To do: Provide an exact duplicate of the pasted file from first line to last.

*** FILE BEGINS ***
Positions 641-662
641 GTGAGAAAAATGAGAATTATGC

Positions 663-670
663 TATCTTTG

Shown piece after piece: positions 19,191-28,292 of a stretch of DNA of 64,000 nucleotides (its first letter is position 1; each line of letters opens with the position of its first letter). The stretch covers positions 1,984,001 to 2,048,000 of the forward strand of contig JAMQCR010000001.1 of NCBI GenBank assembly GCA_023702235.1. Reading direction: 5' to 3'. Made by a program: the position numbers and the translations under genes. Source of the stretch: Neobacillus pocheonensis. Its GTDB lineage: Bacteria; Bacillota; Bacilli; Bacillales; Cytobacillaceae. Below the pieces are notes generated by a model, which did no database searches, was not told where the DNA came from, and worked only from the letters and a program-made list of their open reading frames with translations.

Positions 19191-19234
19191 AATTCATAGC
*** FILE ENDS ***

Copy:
Positions 641-662
641 GTGAGAAAAATGAGAATTATGC

Positions 663-670
663 TATCTTTG

Shown piece after piece: positions 19,191-28,292 of a stretch of DNA of 64,000 nucleotides (its first letter is position 1; each line of letters opens with the position of its first letter). The stretch covers positions 1,984,001 to 2,048,000 of the forward strand of contig JAMQCR010000001.1 of NCBI GenBank assembly GCA_023702235.1. Reading direction: 5' to 3'. Made by a program: the position numbers and the translations under genes. Source of the stretch: Neobacillus pocheonensis. Its GTDB lineage: Bacteria; Bacillota; Bacilli; Bacillales; Cytobacillaceae. Below the pieces are notes generated by a model, which did no database searches, was not told where the DNA came from, and worked only from the letters and a program-made list of their open reading frames with translations.

Positions 19191-19234
19191 AATTCATAGC